As far back as 1968, feminist thinker Anne Koedt wrote an influential work entitled; The myth of the vaginal orgasm. She examined the constructions about female sexuality of a culture dominated by men, analyzing assumptions about female frigidity and the female orgasm: “Frigidity has generally been defined by men as the failure of women to have vaginal orgasms. Actually the vagina is not a highly sensitive area and is not constructed to achieve orgasm. It is the clitoris which is the center of sexual sensitivity and which is the female equivalent of the penis.”
In order to better understand Koedt´s views, it can be helpful to learn about what sexual health professionals thought about the female orgasm in her time. In many ways, in spite of the advancement of science, popular culture seems to have retained many of these outmoded assumptions: “…whenever a woman is incapable of achieving an orgasm via coitus, provided the husband is an adequate partner, and prefers clitoral stimulation to any other form of sexual activity, she can be regarded as suffering from frigidity and requires psychiatric assistance.”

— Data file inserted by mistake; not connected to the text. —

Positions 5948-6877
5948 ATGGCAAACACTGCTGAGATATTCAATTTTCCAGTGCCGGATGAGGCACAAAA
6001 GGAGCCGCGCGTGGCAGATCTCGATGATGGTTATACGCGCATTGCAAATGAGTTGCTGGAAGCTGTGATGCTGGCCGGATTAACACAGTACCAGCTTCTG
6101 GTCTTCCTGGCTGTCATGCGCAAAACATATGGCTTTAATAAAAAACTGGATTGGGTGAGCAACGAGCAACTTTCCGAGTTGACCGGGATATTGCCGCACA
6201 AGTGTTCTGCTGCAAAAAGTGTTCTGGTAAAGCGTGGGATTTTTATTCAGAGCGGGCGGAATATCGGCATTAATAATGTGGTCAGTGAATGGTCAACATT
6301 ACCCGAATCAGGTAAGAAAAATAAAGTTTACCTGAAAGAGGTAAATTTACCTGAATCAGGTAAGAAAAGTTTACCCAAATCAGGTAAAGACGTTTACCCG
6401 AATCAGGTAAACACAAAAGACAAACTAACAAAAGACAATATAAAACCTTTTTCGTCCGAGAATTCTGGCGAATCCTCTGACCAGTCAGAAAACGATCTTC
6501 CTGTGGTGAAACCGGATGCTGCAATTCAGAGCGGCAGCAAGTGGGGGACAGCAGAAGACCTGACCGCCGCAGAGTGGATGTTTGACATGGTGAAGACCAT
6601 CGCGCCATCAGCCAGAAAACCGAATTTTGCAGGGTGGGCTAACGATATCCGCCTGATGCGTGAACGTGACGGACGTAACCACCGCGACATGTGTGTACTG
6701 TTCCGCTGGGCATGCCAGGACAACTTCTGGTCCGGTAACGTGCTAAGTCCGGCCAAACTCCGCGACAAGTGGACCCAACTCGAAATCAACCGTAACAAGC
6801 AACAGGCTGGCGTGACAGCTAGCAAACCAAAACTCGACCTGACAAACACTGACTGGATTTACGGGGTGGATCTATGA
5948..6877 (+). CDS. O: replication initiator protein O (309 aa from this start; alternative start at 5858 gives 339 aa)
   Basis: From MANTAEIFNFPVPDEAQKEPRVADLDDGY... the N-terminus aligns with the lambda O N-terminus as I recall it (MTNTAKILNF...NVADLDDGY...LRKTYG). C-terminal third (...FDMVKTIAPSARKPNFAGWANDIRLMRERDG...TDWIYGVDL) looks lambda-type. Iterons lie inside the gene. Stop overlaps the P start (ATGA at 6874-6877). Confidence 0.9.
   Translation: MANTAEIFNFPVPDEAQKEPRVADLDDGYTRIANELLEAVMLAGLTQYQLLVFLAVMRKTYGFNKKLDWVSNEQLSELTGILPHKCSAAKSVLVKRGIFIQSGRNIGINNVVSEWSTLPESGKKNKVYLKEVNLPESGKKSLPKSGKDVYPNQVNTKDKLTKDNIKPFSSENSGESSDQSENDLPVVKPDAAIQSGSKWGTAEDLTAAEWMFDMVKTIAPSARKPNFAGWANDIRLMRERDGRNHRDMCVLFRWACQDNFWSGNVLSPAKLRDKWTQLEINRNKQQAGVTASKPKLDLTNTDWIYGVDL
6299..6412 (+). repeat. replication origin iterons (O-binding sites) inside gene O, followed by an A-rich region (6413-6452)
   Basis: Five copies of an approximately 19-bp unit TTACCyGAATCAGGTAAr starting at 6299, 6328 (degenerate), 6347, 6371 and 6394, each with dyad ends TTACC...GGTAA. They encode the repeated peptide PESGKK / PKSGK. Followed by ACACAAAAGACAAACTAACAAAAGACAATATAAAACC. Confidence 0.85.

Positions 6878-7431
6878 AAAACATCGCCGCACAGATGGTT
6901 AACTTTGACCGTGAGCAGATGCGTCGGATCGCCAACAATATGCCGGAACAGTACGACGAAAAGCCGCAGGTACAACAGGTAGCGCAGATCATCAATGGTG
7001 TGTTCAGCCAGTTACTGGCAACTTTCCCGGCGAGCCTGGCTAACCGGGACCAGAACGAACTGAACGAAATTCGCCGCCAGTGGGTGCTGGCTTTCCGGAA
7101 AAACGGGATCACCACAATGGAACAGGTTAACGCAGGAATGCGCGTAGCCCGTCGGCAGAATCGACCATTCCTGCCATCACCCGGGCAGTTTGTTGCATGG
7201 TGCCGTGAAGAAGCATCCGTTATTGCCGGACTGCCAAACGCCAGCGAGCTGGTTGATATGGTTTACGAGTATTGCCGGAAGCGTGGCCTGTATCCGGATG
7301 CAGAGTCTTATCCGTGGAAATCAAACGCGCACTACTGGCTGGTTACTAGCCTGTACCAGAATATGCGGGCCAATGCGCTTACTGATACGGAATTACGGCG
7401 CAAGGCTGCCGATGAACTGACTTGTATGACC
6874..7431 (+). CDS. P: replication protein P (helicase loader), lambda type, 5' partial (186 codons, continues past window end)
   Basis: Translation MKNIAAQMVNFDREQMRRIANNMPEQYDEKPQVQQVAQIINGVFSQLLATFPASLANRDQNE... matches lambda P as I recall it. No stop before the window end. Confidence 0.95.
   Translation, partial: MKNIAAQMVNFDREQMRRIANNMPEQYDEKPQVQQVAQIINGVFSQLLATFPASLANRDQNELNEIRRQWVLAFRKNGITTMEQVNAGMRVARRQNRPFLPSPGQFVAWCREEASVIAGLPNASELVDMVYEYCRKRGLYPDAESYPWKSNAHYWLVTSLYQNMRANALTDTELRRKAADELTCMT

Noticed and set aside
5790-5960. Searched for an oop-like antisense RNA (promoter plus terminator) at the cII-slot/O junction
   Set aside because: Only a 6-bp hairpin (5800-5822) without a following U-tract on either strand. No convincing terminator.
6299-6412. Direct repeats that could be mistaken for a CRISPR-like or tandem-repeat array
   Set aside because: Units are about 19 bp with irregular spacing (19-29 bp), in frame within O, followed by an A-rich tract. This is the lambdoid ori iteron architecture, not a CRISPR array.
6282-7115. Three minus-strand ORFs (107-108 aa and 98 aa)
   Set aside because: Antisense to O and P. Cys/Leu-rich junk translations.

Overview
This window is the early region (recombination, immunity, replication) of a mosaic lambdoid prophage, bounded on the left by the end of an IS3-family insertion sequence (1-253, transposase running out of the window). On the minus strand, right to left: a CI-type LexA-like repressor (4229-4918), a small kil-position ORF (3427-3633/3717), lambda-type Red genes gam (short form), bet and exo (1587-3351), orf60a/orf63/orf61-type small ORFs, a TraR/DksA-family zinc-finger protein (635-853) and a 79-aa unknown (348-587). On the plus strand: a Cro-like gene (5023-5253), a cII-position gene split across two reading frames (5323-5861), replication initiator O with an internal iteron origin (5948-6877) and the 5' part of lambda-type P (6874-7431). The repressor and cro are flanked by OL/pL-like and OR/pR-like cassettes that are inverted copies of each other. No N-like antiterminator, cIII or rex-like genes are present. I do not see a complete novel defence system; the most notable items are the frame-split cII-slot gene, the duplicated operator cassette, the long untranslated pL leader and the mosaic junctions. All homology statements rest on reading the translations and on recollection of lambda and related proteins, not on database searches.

Following Koedt´s reasoning, which was created to challenge those views, we could say that the anecdotal evidence that has been used over the years to proclaim the existence of the G-spot might have been directly influenced by dominant man´s desperate desire to blame the lack of vaginal orgasms on women´s “underdeveloped” G-spots, as opposed to an anatomical limitation that would render them virtually unable to give women orgasms through penetration, without clitoral stimulation.